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Hi guys. I am trying to secure my LAN a little by doing static arp entries. But I am not sure how to go about doing this... I have a ...
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  1. #1
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    Securing network with static arp


    Hi guys. I am trying to secure my LAN a little by doing static arp entries. But I am not sure how to go about doing this... I have a gateway, and I have a seperate box that runs dhcpd. I would like to assign every machine an ip and only allow it to use that ip, therefore static dhcp entries, and static arp entries on the gateway.
    1. But how do I prevent someone from picking an ip that nobody is using and assigning it manually?
    2. I assigned a static arp entry by doing arp -i br0 -s 2.2.2.35 00:1F:E1:CC:2E:46, how do I remove it now? I used arp -d but now it just says:
    ? (2.2.2.84) at <incomplete> on br0
    3. I would also like each machine to have a hostname/dns.. like machinex.local, where I can do forward and reverse dns lookups, how do I config this?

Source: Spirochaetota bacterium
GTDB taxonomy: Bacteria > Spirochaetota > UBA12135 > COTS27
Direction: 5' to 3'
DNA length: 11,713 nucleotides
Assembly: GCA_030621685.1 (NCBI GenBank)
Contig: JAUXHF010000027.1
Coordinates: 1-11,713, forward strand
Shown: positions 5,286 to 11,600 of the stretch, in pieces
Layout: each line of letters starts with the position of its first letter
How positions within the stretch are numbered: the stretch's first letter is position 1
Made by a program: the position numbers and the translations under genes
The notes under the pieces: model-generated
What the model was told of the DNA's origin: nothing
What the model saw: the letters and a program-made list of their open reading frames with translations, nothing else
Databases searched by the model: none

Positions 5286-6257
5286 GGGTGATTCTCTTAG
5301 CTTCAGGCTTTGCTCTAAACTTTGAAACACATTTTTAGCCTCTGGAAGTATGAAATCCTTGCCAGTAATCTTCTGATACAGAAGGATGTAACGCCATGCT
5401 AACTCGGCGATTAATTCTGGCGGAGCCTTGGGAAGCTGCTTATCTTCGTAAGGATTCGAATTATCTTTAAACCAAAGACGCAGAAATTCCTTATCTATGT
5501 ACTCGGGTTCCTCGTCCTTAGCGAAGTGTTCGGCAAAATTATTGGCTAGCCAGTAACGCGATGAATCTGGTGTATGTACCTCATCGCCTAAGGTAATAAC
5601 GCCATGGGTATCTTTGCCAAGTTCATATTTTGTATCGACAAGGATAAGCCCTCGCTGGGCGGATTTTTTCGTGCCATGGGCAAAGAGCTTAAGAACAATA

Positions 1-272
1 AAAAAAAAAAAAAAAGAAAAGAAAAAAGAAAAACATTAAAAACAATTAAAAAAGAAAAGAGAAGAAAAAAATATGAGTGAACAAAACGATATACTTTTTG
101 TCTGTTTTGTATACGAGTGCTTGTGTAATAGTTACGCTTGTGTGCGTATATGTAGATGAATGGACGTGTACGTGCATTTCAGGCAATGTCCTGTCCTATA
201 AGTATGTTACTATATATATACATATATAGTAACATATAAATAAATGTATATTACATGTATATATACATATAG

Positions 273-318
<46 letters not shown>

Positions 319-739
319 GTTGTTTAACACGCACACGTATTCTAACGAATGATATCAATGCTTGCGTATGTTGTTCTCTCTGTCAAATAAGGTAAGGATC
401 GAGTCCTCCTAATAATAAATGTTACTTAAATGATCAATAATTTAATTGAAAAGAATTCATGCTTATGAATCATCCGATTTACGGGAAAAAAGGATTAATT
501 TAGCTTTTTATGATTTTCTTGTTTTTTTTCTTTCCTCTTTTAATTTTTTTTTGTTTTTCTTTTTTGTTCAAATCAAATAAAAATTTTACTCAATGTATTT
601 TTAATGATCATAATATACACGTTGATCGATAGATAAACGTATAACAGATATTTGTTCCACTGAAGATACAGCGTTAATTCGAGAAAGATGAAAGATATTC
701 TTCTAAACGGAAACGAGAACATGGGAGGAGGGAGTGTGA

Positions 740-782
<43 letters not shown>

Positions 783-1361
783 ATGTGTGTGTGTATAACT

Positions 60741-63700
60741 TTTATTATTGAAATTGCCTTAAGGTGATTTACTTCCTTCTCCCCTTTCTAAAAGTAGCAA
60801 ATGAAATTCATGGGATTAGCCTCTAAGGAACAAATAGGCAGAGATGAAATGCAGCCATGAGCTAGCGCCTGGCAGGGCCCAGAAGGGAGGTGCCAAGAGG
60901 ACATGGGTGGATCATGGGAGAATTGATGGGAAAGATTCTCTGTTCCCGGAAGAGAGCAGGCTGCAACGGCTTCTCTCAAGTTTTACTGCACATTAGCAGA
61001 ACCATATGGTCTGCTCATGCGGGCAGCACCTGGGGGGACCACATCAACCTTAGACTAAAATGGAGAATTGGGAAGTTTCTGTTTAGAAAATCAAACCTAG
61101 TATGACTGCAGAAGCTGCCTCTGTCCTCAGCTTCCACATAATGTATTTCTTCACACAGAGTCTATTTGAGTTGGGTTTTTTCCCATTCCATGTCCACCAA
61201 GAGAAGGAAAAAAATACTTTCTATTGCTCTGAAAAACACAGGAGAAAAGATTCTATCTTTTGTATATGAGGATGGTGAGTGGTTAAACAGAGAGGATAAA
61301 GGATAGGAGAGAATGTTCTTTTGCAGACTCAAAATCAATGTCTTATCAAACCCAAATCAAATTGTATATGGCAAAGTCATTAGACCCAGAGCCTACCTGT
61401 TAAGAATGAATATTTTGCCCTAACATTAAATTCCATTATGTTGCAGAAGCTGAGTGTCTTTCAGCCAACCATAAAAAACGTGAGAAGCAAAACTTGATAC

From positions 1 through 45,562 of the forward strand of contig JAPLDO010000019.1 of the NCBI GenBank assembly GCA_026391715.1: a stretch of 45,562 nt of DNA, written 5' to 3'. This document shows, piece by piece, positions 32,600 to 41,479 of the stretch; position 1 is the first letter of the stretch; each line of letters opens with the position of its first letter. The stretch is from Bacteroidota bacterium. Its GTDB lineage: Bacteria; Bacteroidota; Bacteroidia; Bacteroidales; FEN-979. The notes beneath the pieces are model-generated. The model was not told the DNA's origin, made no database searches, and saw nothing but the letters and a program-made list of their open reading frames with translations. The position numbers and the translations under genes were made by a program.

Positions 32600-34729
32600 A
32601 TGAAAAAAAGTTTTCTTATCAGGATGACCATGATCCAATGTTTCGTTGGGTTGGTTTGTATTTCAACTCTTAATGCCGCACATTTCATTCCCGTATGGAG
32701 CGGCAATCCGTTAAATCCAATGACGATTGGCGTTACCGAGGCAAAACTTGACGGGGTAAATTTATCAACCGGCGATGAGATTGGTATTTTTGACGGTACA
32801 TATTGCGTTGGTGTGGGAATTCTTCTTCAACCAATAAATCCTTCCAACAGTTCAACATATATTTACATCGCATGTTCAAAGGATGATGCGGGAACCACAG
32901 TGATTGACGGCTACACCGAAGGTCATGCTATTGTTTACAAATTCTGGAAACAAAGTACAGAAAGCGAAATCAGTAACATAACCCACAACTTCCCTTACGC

4. I know static arp can be fooled if someone just clones an allow mac.. is there anything else that I could use that is more secure for wired lan?
    5. I have my gateway running rflow sending all data to ntop running on my dhcp box.. Ntop is kinda cryptic, is there anything easier to use? or something that is better in features? I would like to see how much bandwidth each local ip is using and possibly what protocols, like ntop already shows.

  2. #2
    Linux Engineer Kloschüssel's Avatar
    Join Date
    Oct 2005
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    Italy
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    Revisit this:

    IEEE 802.1X - Wikipedia, the free encyclopedia

    EAP/PEAP protocols may do the job. Basically they let users authenticate with their realm on a radius server, which in turn gives them - and only them - the credentials to communicate with the network.

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